Cue in GDPR
The connection between the philosophical talk above and GDPR is, at least to me, clear. While companies (especially non-EU ones but such that work globally and with the EU) will find GDPR restricting and annoying with all the changes they must implement to comply, for the average user this is a blessing and the dawn of a new era (I hope). It means that companies, whether they are a small local blog or a giant like Facebook or Google, can no longer hide or mask what they do with our Data. They now have to make it very clear, in layman terms (!) what they save, why, what they do with it, how they use it, where it goes and give us the right to agree or disagree. They must also now give us the right to “be forgotten” – delete our digital footprint from their specific databases.
No, I am not naïve enough to think that this will solve the problem. Yes, I am well aware that even by using a mobile phone (old school one, not a smart phone) companies can still track me, my locations and movements, and that unless I go live in a cave I am never going to be “off the grid” so to speak. But I finally have the ability to really understand who holds which information of mine and how it is used; and I have the ability to choose what is done with the information and who I give it to. At least more than I had before.
I have no more excuses for not taking the responsibility to read through the notifications, make sure I understand them, search for alternatives and then choose. Gone are those days and I have the EU and GDPR to thank for making me, once again, take responsibility and re-claim my freedom.
One more key parameter of GDPR is the “Breach Notification” which simply means companies now must notify users if their information/privacy/confidentiality were breached, within no later than 72 hours. This means that if someone hacked a website, even if they did not steal anything, you have to be notified (and offered help in protecting your information).
Sounds like common sense, right? Well apparently, until a regulation came along, forcing companies to do it, it wasn’t. It seemed ok to companies to not let you know that your information has been compromised. It seemed ok to them that people learned of such things only when someone used their information, or when it leaked to the press.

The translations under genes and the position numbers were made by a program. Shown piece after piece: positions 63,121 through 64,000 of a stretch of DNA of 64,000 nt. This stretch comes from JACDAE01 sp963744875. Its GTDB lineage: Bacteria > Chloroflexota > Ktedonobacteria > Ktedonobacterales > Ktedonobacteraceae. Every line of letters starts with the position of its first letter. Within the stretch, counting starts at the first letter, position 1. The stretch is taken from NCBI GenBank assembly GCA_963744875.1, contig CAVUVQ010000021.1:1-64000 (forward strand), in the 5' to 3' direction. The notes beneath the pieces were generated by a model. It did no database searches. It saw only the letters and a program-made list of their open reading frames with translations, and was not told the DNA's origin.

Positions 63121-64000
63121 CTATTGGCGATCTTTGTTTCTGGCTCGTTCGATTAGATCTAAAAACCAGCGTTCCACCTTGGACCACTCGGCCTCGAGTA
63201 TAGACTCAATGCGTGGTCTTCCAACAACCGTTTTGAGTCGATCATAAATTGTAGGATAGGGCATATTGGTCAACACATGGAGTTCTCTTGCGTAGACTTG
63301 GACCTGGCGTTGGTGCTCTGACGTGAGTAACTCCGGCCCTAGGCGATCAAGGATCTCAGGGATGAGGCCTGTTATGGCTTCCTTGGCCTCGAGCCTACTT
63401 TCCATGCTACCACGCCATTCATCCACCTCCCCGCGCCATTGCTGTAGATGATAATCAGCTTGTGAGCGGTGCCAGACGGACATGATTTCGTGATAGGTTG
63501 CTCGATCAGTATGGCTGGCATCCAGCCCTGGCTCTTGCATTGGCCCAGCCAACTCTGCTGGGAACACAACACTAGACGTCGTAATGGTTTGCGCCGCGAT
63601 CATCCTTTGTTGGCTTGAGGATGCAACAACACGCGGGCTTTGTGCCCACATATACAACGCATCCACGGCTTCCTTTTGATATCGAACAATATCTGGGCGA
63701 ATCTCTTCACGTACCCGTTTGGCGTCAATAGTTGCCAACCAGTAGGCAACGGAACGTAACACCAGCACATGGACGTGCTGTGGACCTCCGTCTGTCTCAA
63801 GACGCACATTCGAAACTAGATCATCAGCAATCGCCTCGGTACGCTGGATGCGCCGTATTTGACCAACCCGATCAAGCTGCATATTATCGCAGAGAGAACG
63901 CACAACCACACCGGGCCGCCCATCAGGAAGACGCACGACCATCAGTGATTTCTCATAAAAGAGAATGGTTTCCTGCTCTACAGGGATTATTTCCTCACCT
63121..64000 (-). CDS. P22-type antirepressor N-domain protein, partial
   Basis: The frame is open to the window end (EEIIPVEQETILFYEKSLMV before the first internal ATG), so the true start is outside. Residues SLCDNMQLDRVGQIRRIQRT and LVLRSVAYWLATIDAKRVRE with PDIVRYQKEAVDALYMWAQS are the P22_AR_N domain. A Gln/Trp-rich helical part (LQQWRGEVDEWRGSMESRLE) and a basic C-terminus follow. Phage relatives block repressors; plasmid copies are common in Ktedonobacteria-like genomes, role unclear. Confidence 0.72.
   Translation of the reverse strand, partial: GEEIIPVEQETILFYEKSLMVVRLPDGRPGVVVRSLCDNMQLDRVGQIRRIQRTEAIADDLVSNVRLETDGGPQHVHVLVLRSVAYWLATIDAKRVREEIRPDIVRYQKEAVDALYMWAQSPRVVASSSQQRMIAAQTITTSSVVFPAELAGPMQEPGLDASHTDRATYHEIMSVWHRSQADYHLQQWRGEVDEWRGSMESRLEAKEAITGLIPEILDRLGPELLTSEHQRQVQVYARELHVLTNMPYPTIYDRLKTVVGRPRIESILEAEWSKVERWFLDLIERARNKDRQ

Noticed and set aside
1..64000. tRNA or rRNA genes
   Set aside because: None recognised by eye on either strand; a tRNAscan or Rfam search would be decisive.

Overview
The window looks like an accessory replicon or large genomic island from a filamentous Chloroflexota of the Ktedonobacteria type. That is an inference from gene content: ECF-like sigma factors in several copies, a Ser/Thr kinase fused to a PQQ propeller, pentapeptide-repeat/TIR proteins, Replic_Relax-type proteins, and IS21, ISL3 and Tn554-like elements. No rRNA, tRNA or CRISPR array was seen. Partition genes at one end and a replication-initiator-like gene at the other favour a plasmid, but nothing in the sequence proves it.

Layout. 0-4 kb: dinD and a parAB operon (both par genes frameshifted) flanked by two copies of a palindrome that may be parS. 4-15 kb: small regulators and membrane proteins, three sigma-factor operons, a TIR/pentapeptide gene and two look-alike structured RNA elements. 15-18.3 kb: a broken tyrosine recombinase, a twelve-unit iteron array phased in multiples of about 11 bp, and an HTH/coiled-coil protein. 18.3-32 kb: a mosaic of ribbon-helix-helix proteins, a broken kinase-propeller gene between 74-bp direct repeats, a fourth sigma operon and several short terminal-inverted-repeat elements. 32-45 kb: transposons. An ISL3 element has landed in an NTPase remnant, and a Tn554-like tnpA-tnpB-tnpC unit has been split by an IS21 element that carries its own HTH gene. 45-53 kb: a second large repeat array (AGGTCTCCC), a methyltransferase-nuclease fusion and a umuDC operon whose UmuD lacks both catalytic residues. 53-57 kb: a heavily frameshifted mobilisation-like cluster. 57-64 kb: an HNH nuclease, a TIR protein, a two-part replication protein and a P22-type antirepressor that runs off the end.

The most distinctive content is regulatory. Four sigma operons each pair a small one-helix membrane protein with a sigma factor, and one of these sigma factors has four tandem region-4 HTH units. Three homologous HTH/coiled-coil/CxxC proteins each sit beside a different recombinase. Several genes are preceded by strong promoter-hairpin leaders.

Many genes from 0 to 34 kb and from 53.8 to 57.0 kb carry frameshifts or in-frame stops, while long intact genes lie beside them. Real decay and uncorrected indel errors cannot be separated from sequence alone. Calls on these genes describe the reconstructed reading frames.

Here’s a very fresh example of things that happen with GDPR or GDPR like regulations:
Just the other day, as I was exchanging opinions on LinkedIn with my colleagues, I received an email. In fact both Aviram and myself received the same email, from someone we do not know and have never been in touch with in the past, telling us to “update the company profile” on some platform we never signed up for. Now, the strange thing is … he was referring to a new venture we’re involved in, which is in stealth mode. The only place the name of this venture along with our emails was given, was when we RSVP’ed for an investors event with another organization. Somehow, our names, email and name of the venture were given to that 3rd party, who then went as far as creating a “profile” for our venture on a public platform (remember? Stealth mode! We don’t want the name to be out in public yet!) and because he did not have “company emails” he even went as far as to invent (or guess) email addresses for us with that venture and put them online for investors to see (no such emails means if someone try to use them, they bounce back!). All of this without our permission or knowledge. In other words: This person chose for us whether or not to be included on that platform.
What do you think would have happened had we known that our information is going to be shared? Let me tell you what – we’d probably not go to this event. Yes, we’d give it up and not fill in this form.
How could the organizers do it better and still collaborate with whoever they wished? They could have notified us that our information may be shared with X, Y and Z and give us an option to choose which one, or opt out.
But there is no GDPR in Israel. So they don’t have to. And our secret venture name and some details are now out there.
So you see, GDPR is a regulation that will annoy the heck out of organizations but more than that, it’s a wake-up call to people. It’s a fight for our awareness in an era of numb technology addiction. It will force people to stop for a moment and think “wait, what?” and then “Why?” and finally “Am I ok with this?”.